A few years ago the Austin Film Society showed the 1941 film Sun Valley Serenade as part of an anniversary series. Usually the programming director introduces the films, but this time it was one of the founders of AFS, Richard Linklater. This was a side of Mr. Linklater that I had not previously seen: the film buff who wants to tell you some interesting things about an obscure romantic comedy that isn't available on DVD. For the most part, this is a goofy featherweight movie about a big band that decides to adopt a little WWII orphan for publicity purposes ... who turns out to be Sonja Henie. They all end up in the Sun Valley resort in Idaho and hilarity ensues. The Glenn Miller Orchestra is the big band in question, which adds a bit of swing to the proceedings.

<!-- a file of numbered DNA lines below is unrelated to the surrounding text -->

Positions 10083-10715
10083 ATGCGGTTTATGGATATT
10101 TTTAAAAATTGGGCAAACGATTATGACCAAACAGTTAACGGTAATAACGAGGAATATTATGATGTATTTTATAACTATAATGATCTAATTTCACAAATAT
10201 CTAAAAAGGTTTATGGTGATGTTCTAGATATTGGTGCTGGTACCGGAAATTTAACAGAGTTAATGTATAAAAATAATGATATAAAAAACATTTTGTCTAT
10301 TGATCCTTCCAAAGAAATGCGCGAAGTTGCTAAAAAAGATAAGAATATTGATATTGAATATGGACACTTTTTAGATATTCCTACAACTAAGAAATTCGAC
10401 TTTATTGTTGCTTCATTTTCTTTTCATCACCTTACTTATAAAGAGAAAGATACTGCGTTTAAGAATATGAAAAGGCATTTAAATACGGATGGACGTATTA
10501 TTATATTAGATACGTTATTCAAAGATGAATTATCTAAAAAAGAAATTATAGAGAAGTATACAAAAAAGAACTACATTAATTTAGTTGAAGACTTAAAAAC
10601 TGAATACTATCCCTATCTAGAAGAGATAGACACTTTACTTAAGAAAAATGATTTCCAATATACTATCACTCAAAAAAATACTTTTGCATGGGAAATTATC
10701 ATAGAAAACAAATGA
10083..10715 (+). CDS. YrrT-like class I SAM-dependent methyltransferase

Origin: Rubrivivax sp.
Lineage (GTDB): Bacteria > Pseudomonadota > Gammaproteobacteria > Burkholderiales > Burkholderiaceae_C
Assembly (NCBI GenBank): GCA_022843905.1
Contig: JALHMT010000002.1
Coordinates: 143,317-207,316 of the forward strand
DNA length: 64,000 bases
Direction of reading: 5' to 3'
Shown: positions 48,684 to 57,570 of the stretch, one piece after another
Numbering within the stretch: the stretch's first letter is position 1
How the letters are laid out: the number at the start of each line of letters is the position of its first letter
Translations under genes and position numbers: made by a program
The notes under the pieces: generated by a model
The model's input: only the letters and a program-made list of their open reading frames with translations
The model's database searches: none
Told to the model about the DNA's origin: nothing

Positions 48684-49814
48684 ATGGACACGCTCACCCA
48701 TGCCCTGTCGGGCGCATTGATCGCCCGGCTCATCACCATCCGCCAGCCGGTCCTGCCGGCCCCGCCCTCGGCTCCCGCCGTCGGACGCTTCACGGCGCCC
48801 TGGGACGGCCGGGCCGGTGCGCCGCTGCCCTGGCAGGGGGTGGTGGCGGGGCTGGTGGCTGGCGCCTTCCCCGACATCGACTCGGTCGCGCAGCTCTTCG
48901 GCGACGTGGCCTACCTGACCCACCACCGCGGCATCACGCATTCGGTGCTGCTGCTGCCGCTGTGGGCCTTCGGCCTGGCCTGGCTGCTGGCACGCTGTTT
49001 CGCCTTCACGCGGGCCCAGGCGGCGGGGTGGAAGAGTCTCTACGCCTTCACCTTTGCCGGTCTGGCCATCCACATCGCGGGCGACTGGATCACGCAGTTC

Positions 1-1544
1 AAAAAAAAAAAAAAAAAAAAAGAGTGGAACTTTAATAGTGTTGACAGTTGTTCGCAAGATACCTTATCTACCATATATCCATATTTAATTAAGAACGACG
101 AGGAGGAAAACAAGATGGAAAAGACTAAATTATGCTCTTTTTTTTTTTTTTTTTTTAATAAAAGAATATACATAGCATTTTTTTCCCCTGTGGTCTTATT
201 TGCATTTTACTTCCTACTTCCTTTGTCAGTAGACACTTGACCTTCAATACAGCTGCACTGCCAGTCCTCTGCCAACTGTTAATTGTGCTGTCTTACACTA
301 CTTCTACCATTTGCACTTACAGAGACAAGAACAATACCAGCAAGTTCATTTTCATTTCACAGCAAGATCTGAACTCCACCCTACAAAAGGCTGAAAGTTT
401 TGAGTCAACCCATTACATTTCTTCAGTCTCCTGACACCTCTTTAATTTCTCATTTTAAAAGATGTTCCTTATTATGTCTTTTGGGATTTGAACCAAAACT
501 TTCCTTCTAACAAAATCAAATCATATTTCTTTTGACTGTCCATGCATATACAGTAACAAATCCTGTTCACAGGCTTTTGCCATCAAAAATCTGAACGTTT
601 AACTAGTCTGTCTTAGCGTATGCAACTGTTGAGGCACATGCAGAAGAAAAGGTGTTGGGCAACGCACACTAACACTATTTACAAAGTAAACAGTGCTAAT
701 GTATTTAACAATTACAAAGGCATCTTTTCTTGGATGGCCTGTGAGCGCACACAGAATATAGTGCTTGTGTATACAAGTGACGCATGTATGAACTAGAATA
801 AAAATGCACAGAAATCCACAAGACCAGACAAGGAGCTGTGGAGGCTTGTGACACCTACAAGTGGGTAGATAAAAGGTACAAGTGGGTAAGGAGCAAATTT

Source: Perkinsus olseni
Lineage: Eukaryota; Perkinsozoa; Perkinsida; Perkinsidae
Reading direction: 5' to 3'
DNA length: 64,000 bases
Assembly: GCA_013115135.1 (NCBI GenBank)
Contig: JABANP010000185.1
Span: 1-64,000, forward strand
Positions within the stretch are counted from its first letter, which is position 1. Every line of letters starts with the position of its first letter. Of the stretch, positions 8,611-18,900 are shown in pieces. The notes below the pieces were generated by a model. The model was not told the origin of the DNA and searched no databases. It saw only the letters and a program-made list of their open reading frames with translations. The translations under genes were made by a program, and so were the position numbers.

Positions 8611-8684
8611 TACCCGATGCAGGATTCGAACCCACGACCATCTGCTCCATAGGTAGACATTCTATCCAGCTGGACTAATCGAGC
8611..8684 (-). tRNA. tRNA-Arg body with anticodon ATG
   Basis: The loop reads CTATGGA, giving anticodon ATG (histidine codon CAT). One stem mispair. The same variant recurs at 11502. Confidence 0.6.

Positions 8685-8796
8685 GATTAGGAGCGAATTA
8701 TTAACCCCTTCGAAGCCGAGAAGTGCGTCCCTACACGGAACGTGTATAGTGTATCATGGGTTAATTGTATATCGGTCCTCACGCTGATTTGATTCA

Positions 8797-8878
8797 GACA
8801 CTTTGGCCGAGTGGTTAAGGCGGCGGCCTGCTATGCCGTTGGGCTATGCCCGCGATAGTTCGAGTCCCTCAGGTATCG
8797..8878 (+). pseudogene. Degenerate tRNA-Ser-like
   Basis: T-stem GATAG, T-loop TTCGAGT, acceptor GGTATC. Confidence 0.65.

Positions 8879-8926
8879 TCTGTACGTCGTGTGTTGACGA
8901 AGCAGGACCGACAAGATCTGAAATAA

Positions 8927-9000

But Linklater told us that the most fascinating part of the film was one that didn't get shown in every theater when it was released. At the end of the big band performance of "Chattanooga Choo-Choo," the camera pans over to the left and suddenly a whole other version of the song is performed by Dorothy Dandridge and the Nicholas Brothers. At the time, I had never seen the Nicholas Brothers before, except perhaps as part of one of those That's Entertainment collections of singing and dancing. And it was amazing -- that one musical number with Fayard and Harold Nicholas dancing up a storm is the best part of the movie, and really the only compelling reason to watch Sun Valley Serenade, unless you like Sonja Henie's skating or Glenn Miller's music. (Even Milton Berle is not very funny.)